Entries in pepper spray (8)


UC Davis Settlement: Pepper-Sprayed Students Will Get $30K

iStockphoto/Thinkstock(DAVIS, Calif.) -- The University of California regents will pay about $1 million to 21 UC Davis current and former students who were pepper-sprayed during a peaceful campus protest last November.

A video of the incident that went viral shows an officer casually walking up to and aiming a thick stream of the spray directly into the faces of seated students at close range during an Occupy rally.  The incident triggered outrage and an investigation by the university.

In the settlement, each student who filed suit will each receive $30,000 and a handwritten apology from UC Davis Chancellor Linda Katehi.

In addition, the university system has agreed to pay $250,000 for the students’ legal fees.

According to the deal reached earlier this month, the university has set aside $100,000 for additional students hit in the incident who wish to submit claims as a part of the class-action suit.  Those students are set to receive up to $20,000 each depending of the number who come forward.

In the agreement obtained by ABC News, students involved in the November incident will receive “reasonable assistance and counseling” for the “academic performance issues that allegedly arose as a result of the incident.”


The settlement comes as a result of the Nov. 18 Occupy protest at UC Davis.  Students encamped in the university’s quad in protest of rising tuition costs, were warned to leave before being pepper sprayed by campus police.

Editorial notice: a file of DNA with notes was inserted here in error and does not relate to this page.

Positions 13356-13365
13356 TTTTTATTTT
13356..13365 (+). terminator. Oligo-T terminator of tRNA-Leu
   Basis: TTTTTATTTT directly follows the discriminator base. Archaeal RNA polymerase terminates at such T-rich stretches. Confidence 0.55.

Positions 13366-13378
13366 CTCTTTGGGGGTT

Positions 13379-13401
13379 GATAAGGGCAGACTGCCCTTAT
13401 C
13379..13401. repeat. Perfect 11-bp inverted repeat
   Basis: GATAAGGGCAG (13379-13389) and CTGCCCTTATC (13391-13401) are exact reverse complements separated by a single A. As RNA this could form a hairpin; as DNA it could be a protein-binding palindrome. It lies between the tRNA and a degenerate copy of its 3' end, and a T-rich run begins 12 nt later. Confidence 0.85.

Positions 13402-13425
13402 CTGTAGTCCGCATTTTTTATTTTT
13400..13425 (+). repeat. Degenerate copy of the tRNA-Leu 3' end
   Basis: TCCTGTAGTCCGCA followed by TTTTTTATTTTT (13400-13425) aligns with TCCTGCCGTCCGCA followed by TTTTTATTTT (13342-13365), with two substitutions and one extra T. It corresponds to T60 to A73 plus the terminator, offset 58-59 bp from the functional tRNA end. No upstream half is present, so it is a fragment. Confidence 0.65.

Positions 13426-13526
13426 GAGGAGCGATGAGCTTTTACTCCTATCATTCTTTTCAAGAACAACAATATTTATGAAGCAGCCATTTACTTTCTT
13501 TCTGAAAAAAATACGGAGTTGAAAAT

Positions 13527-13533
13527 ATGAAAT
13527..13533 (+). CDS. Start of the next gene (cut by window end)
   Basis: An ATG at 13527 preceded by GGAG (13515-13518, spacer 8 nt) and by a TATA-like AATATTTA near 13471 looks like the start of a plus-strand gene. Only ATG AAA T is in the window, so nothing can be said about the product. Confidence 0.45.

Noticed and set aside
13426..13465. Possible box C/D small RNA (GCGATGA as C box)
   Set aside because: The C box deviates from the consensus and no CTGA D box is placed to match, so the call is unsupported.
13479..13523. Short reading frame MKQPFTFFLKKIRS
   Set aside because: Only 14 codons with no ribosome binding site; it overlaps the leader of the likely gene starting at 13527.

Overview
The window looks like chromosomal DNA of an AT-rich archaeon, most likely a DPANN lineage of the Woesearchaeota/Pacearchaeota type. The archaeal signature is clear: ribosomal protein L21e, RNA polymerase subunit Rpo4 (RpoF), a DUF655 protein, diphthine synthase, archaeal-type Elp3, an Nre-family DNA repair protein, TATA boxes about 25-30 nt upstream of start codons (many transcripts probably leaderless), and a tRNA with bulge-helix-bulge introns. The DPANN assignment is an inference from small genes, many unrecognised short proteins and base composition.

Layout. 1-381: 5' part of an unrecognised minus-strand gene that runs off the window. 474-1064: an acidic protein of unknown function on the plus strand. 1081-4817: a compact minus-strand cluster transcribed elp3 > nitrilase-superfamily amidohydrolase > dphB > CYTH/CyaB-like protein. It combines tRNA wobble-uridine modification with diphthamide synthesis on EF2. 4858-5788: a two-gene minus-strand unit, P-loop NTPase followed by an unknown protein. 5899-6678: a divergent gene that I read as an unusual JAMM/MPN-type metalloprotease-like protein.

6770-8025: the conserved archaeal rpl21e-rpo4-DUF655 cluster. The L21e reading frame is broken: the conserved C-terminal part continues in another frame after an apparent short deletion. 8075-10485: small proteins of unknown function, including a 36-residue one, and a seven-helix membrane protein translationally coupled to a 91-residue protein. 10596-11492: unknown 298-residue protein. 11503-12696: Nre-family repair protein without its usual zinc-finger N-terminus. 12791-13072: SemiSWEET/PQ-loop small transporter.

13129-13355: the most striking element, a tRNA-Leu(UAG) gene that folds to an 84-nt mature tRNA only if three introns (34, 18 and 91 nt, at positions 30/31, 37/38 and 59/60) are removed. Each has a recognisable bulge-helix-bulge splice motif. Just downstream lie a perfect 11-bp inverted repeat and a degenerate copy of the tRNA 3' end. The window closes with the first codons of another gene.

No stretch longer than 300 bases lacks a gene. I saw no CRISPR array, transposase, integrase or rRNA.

According the settlement, the university believes “they acted reasonably and with good intentions, without violating the rights.”

The papers filed Wednesday morning will not become official until approved by a federal judge.

Copyright 2012 ABC News Radio


Police Still Interviewing Witnesses in Shopping Rage Incident

Justin Sullivan/Getty Images(LOS ANGELES) -- Police are reportedly still undecided about whether they will press charges against the Black Friday shopper who doused 20 people in pepper spray at a Los Angeles Walmart.

The woman was released pending further investigation as authorities decide whether they will file charges, the Los Angeles Times reported Sunday.

The woman, who has only been identified as a Latina in her 30s, turned herself in around 8:30 p.m. Friday. She was released pending further investigation.

"There are a lot of victims and witnesses that need to be interviewed to determine what the appropriate actions are," Officer Bruce Borihanh told ABC News.

The woman became notorious during the Black Friday frenzy when she allegedly used pepper spray on shoppers in different areas of a Walmart store Thursday night to gain quick access to the deals on her list.

The store had brought out a crate of discounted Xbox video game players, and a crowd had formed to wait for the crate to be opened. The woman began pepper spraying shoppers in order to get closer to the crate, according to Police Sgt. Jose Valle.

Shopper John Lopez wasn't hit, but compared the scene to a riot.

"[The victims'] faces were red," he told ABC News Radio. "This one guy was coming up to my wife going, 'Call an ambulance! Call an ambulance!'"

During the melee, the woman was able to pay for her purchases and slip away before police arrived, the Los Angeles Times reported.

Copyright 2011 ABC News Radio


Black Friday Violence Casts Dark Cloud Over Holiday Shopping

Comstock/Thinkstock(SAN LEANDRO, Calif.) -- A string of Black Friday violence, including a shooting outside a Walmart and pepper-sprayed shoppers, swept the country during the early hours of the morning.

Police said a man was shot in the parking lot of a San Leandro, Calif., Walmart around 1:50 a.m., after he refused to give up his purchases to a group of thieves.

“It looks like these guys were looking for a crime of opportunity,” Sgt. Mike Sobek of the San Leandro Police Department told ABC News.